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HTTP Overview, History, Versions and Standards
(Page 3 of 3)
Future HTTP Versions
HTTP/1.1 continues to be the current
version of the Hypertext Transfer Protocol, even though it is now several
years old. This may seem somewhat surprising, given how widely used
HTTP is. Then again, it may be the fact that so many millions of servers
and clients implement HTTP/1.1 that no new version has been created.
For a while there was speculation that version 1.2 of HTTP would be
developed, but this has not happened.
In the late 1990s, work began on
a method of expanding HTTP through extensions to the existing version
1.1. Development of the HTTP Extension Framework proceeded for
a number of years, and in 1998 a proposed draft for a new Internet standard
was created. However, as I just said, HTTP/1.1 is so widely deployed
and so important that it was very difficult to achieve consensus on
any proposal to modify it. As a result, when the HTTP Extension Framework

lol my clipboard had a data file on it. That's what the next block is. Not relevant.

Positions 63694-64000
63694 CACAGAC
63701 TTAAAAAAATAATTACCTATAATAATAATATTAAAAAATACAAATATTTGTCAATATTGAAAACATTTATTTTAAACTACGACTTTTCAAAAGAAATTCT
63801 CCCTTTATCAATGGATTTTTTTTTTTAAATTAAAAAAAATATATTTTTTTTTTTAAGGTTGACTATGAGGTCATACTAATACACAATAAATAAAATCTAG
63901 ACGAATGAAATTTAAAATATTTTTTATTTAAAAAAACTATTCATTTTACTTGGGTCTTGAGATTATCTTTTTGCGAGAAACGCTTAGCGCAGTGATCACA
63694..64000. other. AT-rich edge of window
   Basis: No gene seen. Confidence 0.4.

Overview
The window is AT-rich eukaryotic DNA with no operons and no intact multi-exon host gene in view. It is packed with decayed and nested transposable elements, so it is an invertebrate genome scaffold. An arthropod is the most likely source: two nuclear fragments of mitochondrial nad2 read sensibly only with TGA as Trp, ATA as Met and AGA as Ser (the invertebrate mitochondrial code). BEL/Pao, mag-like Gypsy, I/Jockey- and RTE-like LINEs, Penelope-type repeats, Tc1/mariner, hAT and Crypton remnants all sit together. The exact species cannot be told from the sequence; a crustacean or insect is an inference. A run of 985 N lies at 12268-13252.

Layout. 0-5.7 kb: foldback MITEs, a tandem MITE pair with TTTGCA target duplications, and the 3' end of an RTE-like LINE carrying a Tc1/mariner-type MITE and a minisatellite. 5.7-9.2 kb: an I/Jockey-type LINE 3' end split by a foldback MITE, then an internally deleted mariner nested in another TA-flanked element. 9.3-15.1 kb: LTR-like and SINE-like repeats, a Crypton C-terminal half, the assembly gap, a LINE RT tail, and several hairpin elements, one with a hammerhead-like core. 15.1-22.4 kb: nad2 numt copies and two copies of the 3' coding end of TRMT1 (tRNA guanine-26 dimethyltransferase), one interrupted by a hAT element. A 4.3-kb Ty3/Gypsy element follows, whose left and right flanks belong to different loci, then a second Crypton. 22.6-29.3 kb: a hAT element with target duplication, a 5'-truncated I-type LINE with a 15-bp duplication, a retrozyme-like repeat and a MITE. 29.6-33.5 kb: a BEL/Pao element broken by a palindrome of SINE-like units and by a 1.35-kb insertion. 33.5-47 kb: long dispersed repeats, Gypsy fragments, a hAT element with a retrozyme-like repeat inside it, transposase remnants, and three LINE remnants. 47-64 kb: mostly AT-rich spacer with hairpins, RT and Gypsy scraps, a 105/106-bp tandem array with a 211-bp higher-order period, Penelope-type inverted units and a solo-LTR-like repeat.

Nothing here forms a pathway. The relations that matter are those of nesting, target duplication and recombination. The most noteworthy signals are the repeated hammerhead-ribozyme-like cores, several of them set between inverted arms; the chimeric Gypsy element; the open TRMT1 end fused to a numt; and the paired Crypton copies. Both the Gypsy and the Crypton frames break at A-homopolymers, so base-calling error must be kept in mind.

was finally published in February 2000 as RFC 2774, the universal acceptance
required for a new standard did not exist. The framework was given experimental
status, and never became a formal standard.
Key Concept: The engine of the World Wide Web is the application protocol that defines how Web servers and clients exchange information: the Hypertext Transfer Protocol (HTTP). The first version of HTTP, HTTP/0.9, was part of the early World Wide Web and was a very simple request/response protocol with limited capabilities that could transfer only text files. The first widely-used version was HTTP/1.0, which is a more complete protocol that allows the transport of many types of files and resources. The current version is HTTP/1.1, which expands HTTP/1.0s capabilities with several features that improve the efficiency of transfers and address many of the needs of the rapidly growing modern World Wide Web.
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The TCP/IP Guide (http://www.TCPIPGuide.com)
Version 3.0 - Version Date: September 20, 2005
© Copyright 2001-2005 Charles M. Kozierok. All Rights Reserved.
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